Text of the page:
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KAI RYSSDAL: Today seems to be the day for stories about entire industries in existential crises. We talked about airlines earlier. Newspapers are in just as much trouble...maybe more. Circulation's not just declining...it's plummeting. Same for ad revenue. Thousands of reporters and editors have lost their jobs. So how are papers surviving? Marketplace's Alisa Roth reports.
ALISA ROTH: It's taken years for the newspaper industry to realize that it's no longer really in the newspaper business. It's in the information business.
Scott Anthony: There's a certain content model, there's a certain revenue model, there's a certain production model, there's a certain business model. And the overwhelming tendency still is to say, "How do we figure out how to replicate a model that worked for a century online?"
Scott Anthony is president of the consulting company Innosight. (By the way, Innosight has done a lot of work with the newspaper business. But wasn't directly involved in any of the changes you'll hear about in this piece.) He says the industry's finally coming around to the idea that printing a newspaper online is not the solution. Instead, it needs to find a new model.
Take the Journal News. A paper that covers the suburban counties north of New York City. The kind of hometown paper most people read. It's owned by Gannett, the chain that owns USA Today.
There, as at other Gannett papers, the big move has been toward local news. Not just local in the sense of focusing on, say, the city of White Plains. But what the company calls hyperlocal.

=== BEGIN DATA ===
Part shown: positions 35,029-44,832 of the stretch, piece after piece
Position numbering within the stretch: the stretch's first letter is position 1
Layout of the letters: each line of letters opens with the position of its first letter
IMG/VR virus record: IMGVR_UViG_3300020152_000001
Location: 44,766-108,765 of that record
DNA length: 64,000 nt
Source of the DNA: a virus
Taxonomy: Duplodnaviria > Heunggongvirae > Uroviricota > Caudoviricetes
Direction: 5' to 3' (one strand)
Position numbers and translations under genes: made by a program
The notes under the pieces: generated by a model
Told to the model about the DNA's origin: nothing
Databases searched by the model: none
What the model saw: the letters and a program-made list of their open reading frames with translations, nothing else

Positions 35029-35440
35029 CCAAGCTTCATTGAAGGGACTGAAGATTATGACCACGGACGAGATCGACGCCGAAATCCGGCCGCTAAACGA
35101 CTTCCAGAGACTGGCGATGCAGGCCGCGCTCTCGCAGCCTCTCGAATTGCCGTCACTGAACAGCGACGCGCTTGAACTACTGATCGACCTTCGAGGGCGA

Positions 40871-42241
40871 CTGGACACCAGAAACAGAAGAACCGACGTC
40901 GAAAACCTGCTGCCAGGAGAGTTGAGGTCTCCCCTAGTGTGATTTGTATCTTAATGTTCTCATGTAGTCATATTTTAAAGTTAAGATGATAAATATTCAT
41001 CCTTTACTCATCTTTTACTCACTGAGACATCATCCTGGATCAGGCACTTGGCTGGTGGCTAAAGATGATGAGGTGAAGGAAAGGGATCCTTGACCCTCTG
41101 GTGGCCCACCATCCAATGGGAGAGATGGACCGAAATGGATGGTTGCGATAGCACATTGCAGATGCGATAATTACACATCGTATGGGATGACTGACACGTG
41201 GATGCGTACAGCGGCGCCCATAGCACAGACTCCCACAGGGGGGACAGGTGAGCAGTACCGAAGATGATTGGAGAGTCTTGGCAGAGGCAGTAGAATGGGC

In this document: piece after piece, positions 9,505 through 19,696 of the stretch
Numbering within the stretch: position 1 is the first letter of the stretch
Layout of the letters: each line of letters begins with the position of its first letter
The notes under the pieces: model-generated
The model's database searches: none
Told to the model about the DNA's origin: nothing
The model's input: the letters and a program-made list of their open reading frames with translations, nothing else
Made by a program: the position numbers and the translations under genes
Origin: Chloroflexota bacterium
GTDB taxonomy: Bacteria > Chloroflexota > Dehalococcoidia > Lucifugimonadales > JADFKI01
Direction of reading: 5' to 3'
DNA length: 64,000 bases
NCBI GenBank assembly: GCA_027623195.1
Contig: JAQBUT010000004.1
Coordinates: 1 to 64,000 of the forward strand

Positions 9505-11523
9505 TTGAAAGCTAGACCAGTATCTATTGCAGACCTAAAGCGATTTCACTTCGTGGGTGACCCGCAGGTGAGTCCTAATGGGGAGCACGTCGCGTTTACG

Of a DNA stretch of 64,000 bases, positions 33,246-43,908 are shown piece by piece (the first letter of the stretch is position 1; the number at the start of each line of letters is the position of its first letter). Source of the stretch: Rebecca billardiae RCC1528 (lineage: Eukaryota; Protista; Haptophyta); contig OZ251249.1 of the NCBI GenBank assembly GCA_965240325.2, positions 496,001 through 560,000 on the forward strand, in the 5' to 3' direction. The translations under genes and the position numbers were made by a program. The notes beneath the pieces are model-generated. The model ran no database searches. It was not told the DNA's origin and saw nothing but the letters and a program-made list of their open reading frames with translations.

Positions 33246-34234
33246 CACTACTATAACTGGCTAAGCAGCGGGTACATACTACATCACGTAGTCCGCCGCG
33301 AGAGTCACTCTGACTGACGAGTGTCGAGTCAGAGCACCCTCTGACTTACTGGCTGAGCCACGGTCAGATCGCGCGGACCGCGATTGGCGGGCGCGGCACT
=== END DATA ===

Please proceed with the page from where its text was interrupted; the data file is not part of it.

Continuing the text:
Henry Freeman's the editor there.
Henry Freeman: We've gotten pretty aggressive here at community conversation.
That means creating ways, such as online forums and discussion boards, for readers to participate in the coverage. And then actually paying attention to what readers are saying. Which, Freeman says, has changed the paper's coverage:
Freeman: It's made us realize stories we thought were over and done with that there's still an interest in them. It's made us sometimes realize something that we still think is a big story really has died down out there and there's not a lot new in it.
What readers are talking about plays a big role in the standup "huddles" that have replaced the old-style morning meeting. Which instead of being just a couple of editors now includes anybody in the newsroom who's interested in chiming in.
But chat rooms and discussion boards are just one part of the paper's other brave new strategy. Diana Costello is the paper's education reporter:
Diana Costello: It's no longer just about putting an article in the newspaper. It's now also updating a blog. Assigning videos. Writing TV scripts, producing your own videos for the blog and really just looking at the story from as many different angles as you possibly can to make it as rich for the viewer or the reader.
The paper also produces a couple of glossy magazines and a TV show. The multi-platform approach, as the paper calls it, also makes it easier to go hyperlocal. The Journal News has, for example, extensive coverage of the local Little League, and will cover every one of the 90-odd graduations in the area this spring.
All of this has changed the old product, the daily paper. Breaking stories -- like a freak wind storm that passed through the area late one afternoon, taking down power lines and trees -- end up being covered on the Web. What appears in the print edition tends to be more analysis and less news story.
The ad model's changing, too. The company's been selling ads across all platforms, rather than just for the print edition. Something Editor Freeman says advertisers appreciate. And, he says, readership's up. Not just online, but in print, too.
Of course, Gannett's is not the only model out there. And that, says Innosight's Scott Anthony, is really the new model.
ANTHONY: Even when it becomes clear what a winning model will look like, don't expect that to last more than three to four years.
The new model for the industry, he says, is the need for constant innovation and perpetual reinvention. Because even if a paper figures it out once, if it doesn't know how to change, it might get it wrong the next time.
In New York, I'm Alisa Roth for Marketplace.